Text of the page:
During the last year of the Eisenhower presidency the CIA had scoured the Miami community of expatriate Cubans that formed an anti-Cuban underground, and had gathered more than one thousand men in training camps in Guatemala to participate in an attack on Cuba. High expectations had been built up at least in intelligence circles, and the press had gained a whiff of these activities.

Had Kennedy been longer in office he might have realized that the plan depended on large elements of fantasy based on dubious intelligence and reinforced by the prevailing neurosis about Cuba. That the CIA could be so sure, for example, that the Cuban population would rise against Castro to support such an invasion is merely one more tragic example of wishful intelligence analysis by which our country has been repeatedly victimized.

The preliminary planning and preparations had all been made by the Eisenhower administration, with the active encouragement of the vice-president, Richard Nixon. In fact, on the day before Kennedy’s inauguration, Eisenhower had told the new president that the CIA’s project was going well and that the new president had the “responsibility” to do “whatever is necessary” to make it succeed.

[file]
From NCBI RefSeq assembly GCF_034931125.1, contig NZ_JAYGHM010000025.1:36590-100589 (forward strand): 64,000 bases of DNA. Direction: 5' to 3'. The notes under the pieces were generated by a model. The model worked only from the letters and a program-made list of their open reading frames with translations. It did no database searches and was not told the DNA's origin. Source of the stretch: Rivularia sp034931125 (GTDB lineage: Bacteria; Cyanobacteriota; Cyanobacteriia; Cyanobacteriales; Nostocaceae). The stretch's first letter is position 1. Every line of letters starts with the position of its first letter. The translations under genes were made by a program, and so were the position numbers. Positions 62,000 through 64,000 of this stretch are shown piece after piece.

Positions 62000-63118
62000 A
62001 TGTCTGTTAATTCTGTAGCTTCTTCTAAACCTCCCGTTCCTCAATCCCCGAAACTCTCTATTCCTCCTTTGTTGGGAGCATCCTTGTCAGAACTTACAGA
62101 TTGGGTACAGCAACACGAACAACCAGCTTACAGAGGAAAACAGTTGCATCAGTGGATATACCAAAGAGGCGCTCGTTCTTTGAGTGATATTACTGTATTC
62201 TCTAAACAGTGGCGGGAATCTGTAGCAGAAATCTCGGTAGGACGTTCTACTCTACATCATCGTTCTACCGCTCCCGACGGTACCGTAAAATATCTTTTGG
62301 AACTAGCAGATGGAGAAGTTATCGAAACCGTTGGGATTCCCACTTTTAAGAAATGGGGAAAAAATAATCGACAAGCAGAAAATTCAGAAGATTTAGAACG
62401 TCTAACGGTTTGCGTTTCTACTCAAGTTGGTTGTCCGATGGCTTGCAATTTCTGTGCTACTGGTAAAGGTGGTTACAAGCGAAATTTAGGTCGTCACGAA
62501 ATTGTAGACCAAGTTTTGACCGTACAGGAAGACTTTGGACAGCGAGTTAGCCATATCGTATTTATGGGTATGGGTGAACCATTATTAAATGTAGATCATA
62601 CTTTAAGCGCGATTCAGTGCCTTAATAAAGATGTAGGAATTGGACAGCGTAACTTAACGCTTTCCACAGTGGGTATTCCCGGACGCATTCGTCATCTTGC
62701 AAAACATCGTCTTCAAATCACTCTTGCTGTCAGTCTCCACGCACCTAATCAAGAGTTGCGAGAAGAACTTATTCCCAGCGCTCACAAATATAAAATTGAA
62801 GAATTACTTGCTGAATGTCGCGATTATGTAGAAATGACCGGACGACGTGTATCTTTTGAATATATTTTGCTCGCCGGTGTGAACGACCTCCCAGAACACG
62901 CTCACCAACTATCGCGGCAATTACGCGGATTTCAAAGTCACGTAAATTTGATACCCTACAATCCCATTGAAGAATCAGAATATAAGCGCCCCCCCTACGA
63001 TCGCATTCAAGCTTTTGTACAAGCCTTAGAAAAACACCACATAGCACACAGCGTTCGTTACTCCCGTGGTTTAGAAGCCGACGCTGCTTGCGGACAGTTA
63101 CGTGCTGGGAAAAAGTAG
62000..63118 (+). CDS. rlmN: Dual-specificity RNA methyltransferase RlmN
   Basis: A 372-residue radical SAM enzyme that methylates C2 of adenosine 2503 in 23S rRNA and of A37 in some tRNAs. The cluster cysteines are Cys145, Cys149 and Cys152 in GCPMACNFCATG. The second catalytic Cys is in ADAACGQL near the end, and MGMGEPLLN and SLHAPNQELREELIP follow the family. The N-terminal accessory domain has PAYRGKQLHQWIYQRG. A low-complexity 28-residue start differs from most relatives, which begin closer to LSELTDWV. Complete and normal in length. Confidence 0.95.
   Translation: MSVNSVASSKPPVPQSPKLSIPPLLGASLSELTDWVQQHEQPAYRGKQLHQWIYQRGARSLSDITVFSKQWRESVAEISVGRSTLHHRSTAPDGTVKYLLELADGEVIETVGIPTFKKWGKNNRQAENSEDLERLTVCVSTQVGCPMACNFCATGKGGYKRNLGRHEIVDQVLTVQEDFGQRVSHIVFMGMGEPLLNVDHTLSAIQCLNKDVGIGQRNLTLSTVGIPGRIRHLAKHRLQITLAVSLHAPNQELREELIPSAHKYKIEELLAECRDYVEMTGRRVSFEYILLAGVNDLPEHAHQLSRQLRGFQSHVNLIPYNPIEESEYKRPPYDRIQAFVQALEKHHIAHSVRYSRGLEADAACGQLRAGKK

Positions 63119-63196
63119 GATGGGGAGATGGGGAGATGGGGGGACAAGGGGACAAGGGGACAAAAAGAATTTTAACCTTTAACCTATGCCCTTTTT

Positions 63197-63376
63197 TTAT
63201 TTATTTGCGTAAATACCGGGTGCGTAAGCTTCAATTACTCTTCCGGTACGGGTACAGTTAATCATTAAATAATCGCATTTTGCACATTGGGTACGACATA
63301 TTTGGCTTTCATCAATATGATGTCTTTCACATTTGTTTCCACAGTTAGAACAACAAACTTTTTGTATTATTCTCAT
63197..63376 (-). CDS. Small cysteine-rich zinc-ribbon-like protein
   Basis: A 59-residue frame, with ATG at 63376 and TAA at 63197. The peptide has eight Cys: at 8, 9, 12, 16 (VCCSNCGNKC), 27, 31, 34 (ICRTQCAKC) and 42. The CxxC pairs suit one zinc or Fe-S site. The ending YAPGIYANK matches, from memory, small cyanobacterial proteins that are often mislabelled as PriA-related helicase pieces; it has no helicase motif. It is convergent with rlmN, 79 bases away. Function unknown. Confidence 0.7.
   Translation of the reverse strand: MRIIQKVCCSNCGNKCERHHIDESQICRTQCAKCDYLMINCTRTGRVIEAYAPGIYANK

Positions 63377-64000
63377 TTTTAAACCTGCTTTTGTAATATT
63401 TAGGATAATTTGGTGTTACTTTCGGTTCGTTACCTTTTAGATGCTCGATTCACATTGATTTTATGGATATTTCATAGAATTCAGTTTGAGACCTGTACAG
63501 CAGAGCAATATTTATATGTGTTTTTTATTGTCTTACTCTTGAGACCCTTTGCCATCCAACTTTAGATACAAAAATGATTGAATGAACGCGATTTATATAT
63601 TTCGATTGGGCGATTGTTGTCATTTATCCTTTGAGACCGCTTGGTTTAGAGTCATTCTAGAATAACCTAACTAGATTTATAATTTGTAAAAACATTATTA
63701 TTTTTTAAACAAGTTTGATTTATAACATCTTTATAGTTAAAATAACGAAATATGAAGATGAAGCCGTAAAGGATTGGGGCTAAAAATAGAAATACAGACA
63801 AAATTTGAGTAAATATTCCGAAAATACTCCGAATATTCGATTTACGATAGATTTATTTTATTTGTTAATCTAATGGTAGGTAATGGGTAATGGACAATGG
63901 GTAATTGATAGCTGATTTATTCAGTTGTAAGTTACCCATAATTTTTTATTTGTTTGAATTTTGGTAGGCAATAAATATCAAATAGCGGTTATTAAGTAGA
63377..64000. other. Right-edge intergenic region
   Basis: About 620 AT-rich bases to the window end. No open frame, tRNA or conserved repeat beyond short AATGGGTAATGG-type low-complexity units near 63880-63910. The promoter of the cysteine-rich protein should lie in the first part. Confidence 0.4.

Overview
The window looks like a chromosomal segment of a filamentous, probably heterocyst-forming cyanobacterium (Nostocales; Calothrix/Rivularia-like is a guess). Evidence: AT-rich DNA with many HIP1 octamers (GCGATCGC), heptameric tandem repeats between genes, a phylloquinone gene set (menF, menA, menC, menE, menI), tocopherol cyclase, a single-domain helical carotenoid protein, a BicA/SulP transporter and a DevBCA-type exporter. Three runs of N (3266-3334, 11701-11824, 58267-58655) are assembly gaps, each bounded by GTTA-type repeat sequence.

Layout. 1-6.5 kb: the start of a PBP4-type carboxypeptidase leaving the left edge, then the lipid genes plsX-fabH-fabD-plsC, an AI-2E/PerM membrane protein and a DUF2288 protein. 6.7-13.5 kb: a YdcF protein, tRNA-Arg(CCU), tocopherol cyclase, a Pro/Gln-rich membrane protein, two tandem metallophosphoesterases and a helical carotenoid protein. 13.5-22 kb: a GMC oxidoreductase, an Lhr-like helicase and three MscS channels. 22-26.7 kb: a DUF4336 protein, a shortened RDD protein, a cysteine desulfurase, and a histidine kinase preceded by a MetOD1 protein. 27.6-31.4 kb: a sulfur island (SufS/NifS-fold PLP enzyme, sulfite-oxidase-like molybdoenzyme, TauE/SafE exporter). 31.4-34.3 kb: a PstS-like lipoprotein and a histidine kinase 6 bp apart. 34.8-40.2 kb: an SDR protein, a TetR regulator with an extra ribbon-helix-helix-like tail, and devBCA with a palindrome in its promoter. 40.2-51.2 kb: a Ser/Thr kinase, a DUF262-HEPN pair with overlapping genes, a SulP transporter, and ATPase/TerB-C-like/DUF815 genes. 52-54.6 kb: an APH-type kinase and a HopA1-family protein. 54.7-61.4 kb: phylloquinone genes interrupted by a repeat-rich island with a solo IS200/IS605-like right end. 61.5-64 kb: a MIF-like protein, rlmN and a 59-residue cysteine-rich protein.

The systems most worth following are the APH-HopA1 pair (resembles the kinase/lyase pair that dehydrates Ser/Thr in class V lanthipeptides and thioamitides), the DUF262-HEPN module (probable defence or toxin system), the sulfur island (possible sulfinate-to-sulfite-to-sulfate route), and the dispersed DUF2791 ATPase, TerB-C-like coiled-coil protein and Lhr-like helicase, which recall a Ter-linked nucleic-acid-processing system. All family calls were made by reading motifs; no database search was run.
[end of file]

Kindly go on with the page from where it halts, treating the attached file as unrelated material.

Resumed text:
The dilemma in which Kennedy found himself was thus both poignant and agonizing. Ever since January 1960 substantial effort had gone into organizing the operation. Some leaks to the press had already occurred, and the plan had become widely known among the Cuban underground in Miami. Had Kennedy abandoned the project he would thus have been faced with a considerable “disposal problem,” as the prospect was referred to by his friends and advisers. More important, he would have been charged with cowardice and held up to derisory comparison with his warrior predecessor. No doubt his fear of being criticized as a coward was reinforced by the brash encouragement of his speculator father, Joseph Kennedy, whom he visited just before making the decision to go forward.

When, as the world knows, the operation failed miserably, a crowd of self-appointed experts emerged from the woodwork to assert that the United States Air Force should have provided air cover. That, of course, was precisely what Kennedy wished to avoid; it would have given substance to America’s imperialistic reputation throughout Latin America, embarrassed our friends in Europe, and played into the hands of Soviet propagandists.